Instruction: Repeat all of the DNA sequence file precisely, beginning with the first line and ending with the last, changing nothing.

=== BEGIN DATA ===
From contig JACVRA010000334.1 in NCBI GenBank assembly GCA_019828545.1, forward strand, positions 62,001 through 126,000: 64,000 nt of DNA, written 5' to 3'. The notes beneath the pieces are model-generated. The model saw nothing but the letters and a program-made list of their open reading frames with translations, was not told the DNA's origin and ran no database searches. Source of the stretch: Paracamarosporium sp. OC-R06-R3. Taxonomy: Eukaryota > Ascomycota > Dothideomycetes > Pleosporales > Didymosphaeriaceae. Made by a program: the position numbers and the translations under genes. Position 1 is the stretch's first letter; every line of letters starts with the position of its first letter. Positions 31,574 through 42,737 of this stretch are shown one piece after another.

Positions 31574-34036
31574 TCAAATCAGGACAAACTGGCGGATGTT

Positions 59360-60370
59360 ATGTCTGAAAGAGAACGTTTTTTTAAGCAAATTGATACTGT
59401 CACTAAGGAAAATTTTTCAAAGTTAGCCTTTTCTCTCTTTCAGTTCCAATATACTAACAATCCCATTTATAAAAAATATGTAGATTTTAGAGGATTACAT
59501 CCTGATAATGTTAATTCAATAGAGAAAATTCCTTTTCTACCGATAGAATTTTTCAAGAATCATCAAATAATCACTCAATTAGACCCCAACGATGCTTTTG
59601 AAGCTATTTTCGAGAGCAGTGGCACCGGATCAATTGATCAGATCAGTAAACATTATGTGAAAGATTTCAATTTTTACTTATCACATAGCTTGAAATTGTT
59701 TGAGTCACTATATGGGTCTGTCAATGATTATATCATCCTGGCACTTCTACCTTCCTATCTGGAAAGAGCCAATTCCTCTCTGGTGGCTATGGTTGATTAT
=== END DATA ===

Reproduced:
From contig JACVRA010000334.1 in NCBI GenBank assembly GCA_019828545.1, forward strand, positions 62,001 through 126,000: 64,000 nt of DNA, written 5' to 3'. The notes beneath the pieces are model-generated. The model saw nothing but the letters and a program-made list of their open reading frames with translations, was not told the DNA's origin and ran no database searches. Source of the stretch: Paracamarosporium sp. OC-R06-R3. Taxonomy: Eukaryota > Ascomycota > Dothideomycetes > Pleosporales > Didymosphaeriaceae. Made by a program: the position numbers and the translations under genes. Position 1 is the stretch's first letter; every line of letters starts with the position of its first letter. Positions 31,574 through 42,737 of this stretch are shown one piece after another.

Positions 31574-34036
31574 TCAAATCAGGACAAACTGGCGGATGTT

Positions 59360-60370
59360 ATGTCTGAAAGAGAACGTTTTTTTAAGCAAATTGATACTGT
59401 CACTAAGGAAAATTTTTCAAAGTTAGCCTTTTCTCTCTTTCAGTTCCAATATACTAACAATCCCATTTATAAAAAATATGTAGATTTTAGAGGATTACAT
59501 CCTGATAATGTTAATTCAATAGAGAAAATTCCTTTTCTACCGATAGAATTTTTCAAGAATCATCAAATAATCACTCAATTAGACCCCAACGATGCTTTTG
59601 AAGCTATTTTCGAGAGCAGTGGCACCGGATCAATTGATCAGATCAGTAAACATTATGTGAAAGATTTCAATTTTTACTTATCACATAGCTTGAAATTGTT
59701 TGAGTCACTATATGGGTCTGTCAATGATTATATCATCCTGGCACTTCTACCTTCCTATCTGGAAAGAGCCAATTCCTCTCTGGTGGCTATGGTTGATTAT